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Catholic trans-affirmation statement gains African-American signatories

Drs. M. Shawn Copeland and Craig A. Ford Jr. are supporting a statement on Catholic transgender justice following new restrictive policies in several US dioceses.


Black Catholic scholars have signed on to a new statement proclaiming the “unique gifts” of transgender and nonbinary persons and calling for anti-discrimination efforts throughout the Church and the wider society.

Drs. M. Shawn Copeland, professor emerita at Boston College, and Craig A. Ford Jr. of St. Norbert College are included among the notable signatories on “Beloved by God: A Declaration of a Catholic Commitment to Trans-Affirmation,” released on November 11 by the Catholic LGBTQ+ advocacy group DignityUSA.

The 12-point pledge, hosted on a dedicated website and broken down into sections on justice, equity, and affirmation, is co-sponsored by the Tyler Clementi Foundation—which has received support from numerous US Catholic bishops—as well as FutureChurch, TransCatholic, New Ways Ministry, Call to Action, and Catholics for Choice.

Within the statement is a core declaration, to which DignityUSA invites prospective signatories:

“As Catholics, we firmly believe our transgender and nonbinary community members are beloved by God. We recognize that these individuals are living into the dream God had for them long before their birth. Their unique gifts remind us that God's love is dynamic and transformative. We feel called to openly state our support for this marginalized community during these times when they are increasingly faced with violence and criticism for their identities and experiences. We pledge to make an open commitment to supporting justice, equity, and affirmation for transgender and nonbinary individuals throughout the Catholic Church and the world.”

The new efforts come in the wake of various anti-transgender pronouncements from Catholic jurisdictions in the United States, including a sharply worded policy instituted this fall in the Archdiocese of Denver for its Catholic schools, and earlier releases from the Archdiocese of Omaha, the Diocese of Sioux Falls, as well as the Archdiocese of Milwaukee and its suffragan dioceses of Green Bay and Marquette.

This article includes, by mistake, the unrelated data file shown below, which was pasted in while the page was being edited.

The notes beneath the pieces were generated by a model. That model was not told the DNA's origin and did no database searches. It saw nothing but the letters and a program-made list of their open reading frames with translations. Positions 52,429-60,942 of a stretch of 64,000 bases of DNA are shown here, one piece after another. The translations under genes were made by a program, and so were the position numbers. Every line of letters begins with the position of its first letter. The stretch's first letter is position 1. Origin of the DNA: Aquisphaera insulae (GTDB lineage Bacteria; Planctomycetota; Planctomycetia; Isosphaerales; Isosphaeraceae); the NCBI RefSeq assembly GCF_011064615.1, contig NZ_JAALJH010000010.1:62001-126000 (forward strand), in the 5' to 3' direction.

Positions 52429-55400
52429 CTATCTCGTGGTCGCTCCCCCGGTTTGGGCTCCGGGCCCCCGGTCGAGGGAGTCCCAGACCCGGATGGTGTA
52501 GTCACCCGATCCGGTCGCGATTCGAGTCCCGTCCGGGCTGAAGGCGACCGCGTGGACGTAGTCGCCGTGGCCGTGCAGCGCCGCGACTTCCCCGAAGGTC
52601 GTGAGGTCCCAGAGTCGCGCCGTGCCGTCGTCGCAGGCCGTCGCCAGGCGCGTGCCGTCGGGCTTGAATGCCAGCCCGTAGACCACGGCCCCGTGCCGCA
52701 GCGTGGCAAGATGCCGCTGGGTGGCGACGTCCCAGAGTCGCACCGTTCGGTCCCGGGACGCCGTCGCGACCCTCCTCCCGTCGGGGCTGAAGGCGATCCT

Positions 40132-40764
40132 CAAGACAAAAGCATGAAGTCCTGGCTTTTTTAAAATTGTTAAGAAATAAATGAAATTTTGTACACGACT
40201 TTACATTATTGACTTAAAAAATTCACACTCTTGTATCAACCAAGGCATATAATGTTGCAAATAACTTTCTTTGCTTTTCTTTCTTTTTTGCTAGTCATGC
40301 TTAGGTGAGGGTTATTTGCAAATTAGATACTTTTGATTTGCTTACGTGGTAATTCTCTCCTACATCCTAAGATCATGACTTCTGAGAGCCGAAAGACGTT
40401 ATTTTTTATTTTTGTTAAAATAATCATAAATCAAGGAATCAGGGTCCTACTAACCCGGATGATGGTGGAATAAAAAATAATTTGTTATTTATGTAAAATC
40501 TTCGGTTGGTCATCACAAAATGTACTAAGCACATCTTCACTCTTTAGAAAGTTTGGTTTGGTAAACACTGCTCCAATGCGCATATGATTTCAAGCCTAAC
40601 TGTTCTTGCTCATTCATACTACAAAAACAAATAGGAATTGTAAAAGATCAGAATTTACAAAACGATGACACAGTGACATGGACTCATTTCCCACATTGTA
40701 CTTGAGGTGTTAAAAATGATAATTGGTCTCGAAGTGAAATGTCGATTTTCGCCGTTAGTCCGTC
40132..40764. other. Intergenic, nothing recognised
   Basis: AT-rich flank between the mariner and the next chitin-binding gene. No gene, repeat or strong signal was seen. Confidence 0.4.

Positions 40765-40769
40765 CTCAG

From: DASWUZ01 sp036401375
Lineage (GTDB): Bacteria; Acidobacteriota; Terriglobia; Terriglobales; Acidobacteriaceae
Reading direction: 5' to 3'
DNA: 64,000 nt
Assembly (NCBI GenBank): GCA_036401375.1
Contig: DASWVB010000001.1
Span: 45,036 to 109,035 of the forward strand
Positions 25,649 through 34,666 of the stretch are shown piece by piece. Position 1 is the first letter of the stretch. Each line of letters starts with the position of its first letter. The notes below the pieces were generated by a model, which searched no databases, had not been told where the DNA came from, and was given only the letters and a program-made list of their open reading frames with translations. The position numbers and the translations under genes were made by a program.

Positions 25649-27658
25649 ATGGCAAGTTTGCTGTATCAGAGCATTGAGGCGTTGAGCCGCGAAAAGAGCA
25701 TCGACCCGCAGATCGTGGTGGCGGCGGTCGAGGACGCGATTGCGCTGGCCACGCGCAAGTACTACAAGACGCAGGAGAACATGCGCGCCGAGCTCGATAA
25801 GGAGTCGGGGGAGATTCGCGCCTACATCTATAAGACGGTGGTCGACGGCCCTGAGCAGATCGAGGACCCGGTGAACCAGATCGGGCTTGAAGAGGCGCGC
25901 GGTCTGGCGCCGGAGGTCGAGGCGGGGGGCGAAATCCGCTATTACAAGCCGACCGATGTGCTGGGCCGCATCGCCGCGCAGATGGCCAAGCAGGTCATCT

Additionally, Bishop William Joensen of Des Moines and Archbishop Michael Jackels of Dubuque have similarly criticized gender ideology this year, in letters released to their flocks apart from any new restrictions in their dioceses.

A number of Catholic prelates, including Pope Francis, have also spoken out recently in support of anti-discrimination efforts, even while maintaining that Catholic facilities must have religious freedom and that the Church’s teachings reject modern gender ideology.

“Transgender and nonbinary people are being targeted by our church and society like never before,” said DignityUSA’s executive director Marianne Duddy-Burke.

“We have become tired of responding to every new diocesan policy that bans transgender kids from Catholic schools, every hospital directive making it impossible for trans and nonbinary people to get critical care, or every state law that puts trans youth and their families in jeopardy.”

The two African-American signatories on the new trans-affirmation statement have been longtime advocates on LGBTQ+ issues, for which they have at times been heavily criticized. Copeland, who has previously headed both the Black Catholic Theological Symposium and the Catholic Theological Society of America, advocated for queer solidarity in her 2010 text “Enfleshing Freedom: Body, Race, and Being” and was later disinvited from at least one university following public backlash.

Ford, a professor of theology and religious studies, is himself a member of Queer Catholic Theologian of Color, the 2022 recipient of the Catherine Mowry LaCunga Award from the CTSA, and a board member of the College Theological Society. Ford identifies as gay and “writes at the intersection of the Catholic moral tradition, queer theory and critical race theory.”

Both scholars have been advocates against violence facing transgender and nonbinary persons, as well as the larger LGBTQ+ community, issues which the new statement from DignityUSA aims to highlight.

“We know of at least 32 transgender people who have been murdered so far this year,” Duddy-Burke said.

“This is a tragic sin. We need to do our part to prevent this from becoming something we accept, as a society or as a church. Each of these people is Beloved by God. We have failed them. Let us not fail another nonbinary or transgender soul.”

Also included on the declaration website is merchandise from DignityUSA, clothing emblazoned with the “#BelovedbyGod” hashtag. 100% of proceeds from purchases will support the nonprofit’s operations.

Those interested in singing on to the document can do so on the DignityUSA website, which is down for maintenance at the time of this writing, and organizations (including religious communities) interested in having their names included on the website can contact DignityUSA at

Nate Tinner-Williams is co-founder and editor of Black Catholic Messenger, a seminarian with the Josephites, and a ThM student with the Institute for Black Catholic Studies at Xavier University of Louisiana (XULA).

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